When you move, you have no chance but to buck and keep going. Maybe it means adapting to new weather or a new job, or learning the public transport or scrounging through the supermarket to find familiar things — the initial few days, every damn thing is a learning experience.

It is not a paid, fully-arranged tour you know? There is no hand-holding or guides. Just be up for a lot of learning, some of which you would have rather not learned.

So yes yay to new experiences — both glamorous and non-glamourous.

Get rich.


No seriously lol. Can we please talk about the immense financial budgeting pressure that comes with moving abroad?

Have you every moved places? When you move to a new flat chances are you will find a missing bulb or a plumbing job or buy some basic cleaning products. Now multiply it with the scale of moving abroad.

Setting up a life in a new city is expensive. Relearning to spend and manage your life in a new currency system is hard. It is harder if you don’t have a solid support system to fall back on.

If it was that easy, a lot more folks would not have permanent homes. I had a relocation bonus I thought would cover the chunk — but after taxes and the surprises that you can’t account for, it barely covered my deposit.

So yes you might be earning relatively higher, but you also have a life in that city. Be better at maths, and asking tough questions to your recruiter/folks who live there. You know how at IKEA, you pick all things they are cheap? And the end bill you see is often a lot more, it’s pretty much the same here.

Travel the world.

This one is nice.

Yep, this is really amazing. Two hours to Paris sounds heaven (post-pandemic obviously). But, but — do not forget cleaning up your house, doing the groceries, doing dishes, laundry, deep-cleaning, paying bills, going to that Indian store to stock up spices, reporting that faulty toilet leak, finding how to clean your oven, fighting off mould, stocking up winter basics, and….you get the idea.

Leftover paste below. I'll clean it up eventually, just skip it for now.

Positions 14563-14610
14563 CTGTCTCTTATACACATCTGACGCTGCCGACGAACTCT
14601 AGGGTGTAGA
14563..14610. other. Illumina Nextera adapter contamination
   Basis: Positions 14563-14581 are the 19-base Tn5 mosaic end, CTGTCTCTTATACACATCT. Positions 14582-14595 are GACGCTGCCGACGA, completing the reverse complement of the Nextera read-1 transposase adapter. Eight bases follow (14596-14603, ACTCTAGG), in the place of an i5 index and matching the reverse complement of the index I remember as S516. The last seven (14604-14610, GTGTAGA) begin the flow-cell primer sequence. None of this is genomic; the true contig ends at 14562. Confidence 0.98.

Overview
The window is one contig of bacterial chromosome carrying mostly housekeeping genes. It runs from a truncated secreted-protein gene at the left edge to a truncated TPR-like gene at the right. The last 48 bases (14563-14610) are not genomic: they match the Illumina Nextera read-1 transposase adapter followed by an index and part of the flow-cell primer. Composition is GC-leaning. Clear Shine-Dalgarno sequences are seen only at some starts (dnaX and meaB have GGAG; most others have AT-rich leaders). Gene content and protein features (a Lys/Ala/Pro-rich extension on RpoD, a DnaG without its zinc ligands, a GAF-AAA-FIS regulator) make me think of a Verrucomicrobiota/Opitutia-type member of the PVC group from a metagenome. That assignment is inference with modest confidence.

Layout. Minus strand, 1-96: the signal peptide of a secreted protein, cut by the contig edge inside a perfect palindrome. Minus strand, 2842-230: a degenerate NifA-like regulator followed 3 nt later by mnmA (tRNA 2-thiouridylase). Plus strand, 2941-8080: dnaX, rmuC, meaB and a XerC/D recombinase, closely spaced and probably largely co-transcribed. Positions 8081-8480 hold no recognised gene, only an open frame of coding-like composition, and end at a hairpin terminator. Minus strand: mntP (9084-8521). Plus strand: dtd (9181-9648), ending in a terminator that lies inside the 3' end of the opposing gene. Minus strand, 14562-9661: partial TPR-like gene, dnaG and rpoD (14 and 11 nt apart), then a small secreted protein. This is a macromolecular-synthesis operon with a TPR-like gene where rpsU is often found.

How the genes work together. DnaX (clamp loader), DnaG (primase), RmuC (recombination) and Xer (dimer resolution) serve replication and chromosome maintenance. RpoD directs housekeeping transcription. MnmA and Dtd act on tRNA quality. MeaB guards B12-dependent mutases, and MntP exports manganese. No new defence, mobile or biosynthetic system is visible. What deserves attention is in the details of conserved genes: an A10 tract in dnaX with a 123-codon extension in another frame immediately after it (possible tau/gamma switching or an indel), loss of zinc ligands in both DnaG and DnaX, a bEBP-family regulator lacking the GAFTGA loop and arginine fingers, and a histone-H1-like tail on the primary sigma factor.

After all, that city is your home right?

But this is really really nice. This is that add-on bonus HR sells you and is actually worth it.

Become Independent.

Legit true again.

Yep the thrill again. It is very liberating, so very liberating. This is my favorite part of moving abroad.

No more log kya kahenge! Kaise kahenge? koi hai hi nahi yahan.

[What will people say. There are no people to say!]

The side of independence that sucks - trust me lugging up 3 big suitcases to move into your new place alone, not having access to home-cooked food, not knowing when you will be able to see your family again, and just the feeling of security that comes being in the driving radius of your family.🥺

So yeah, these are all the things I wish I prepared better for mentally before I moved.

It would not have changed my decision. It might have prepared me better sure. It would brought in a matured perspective and the trade-offs.

Still standing happily by my decisions,

Note: The author is a romantic at heart, and has a tendency to keep her rose-tinted glasses on.

This blog is part of the blog series I have been writing around moving abroad for a job. If this is something on your mind check out the other parts, and some resources here.

Everything that I know and learned, in these parts!
For more behind-the-blog moments, and fun things I curate, find me on Instagram here. Also on the bird app!

Moving abroad for a job

Tips for job hunting, relocation experiences, and behind-the-scenes!

Moving abroad for a job

Is moving abroad for a job on your mind? Follow along for some practical tips for job hunting, visa and relocation experiences, and behind-the-scenes of living in a different country.

Chhavi Shrivastava

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Hey! I am a product designer at Bumble, and am writing a blog every Tuesday. Follow along for life/design/London stuff.

Moving abroad for a job

Is moving abroad for a job on your mind? Follow along for some practical tips for job hunting, visa and relocation experiences, and behind-the-scenes of living in a different country.